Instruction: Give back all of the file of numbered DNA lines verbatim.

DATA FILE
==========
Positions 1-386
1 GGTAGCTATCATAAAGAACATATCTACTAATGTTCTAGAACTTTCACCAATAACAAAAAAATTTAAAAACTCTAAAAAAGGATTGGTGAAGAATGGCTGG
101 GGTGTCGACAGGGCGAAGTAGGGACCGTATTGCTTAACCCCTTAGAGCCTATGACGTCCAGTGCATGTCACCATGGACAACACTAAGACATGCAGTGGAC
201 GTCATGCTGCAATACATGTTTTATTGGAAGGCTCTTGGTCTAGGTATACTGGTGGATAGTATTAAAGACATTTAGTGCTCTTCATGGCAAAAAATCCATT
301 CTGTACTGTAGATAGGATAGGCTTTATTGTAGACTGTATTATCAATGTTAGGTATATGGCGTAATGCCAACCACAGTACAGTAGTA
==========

Positions 1-386
1 GGTAGCTATCATAAAGAACATATCTACTAATGTTCTAGAACTTTCACCAATAACAAAAAAATTTAAAAACTCTAAAAAAGGATTGGTGAAGAATGGCTGG
101 GGTGTCGACAGGGCGAAGTAGGGACCGTATTGCTTAACCCCTTAGAGCCTATGACGTCCAGTGCATGTCACCATGGACAACACTAAGACATGCAGTGGAC
201 GTCATGCTGCAATACATGTTTTATTGGAAGGCTCTTGGTCTAGGTATACTGGTGGATAGTATTAAAGACATTTAGTGCTCTTCATGGCAAAAAATCCATT
301 CTGTACTGTAGATAGGATAGGCTTTATTGTAGACTGTATTATCAATGTTAGGTATATGGCGTAATGCCAACCACAGTACAGTAGTA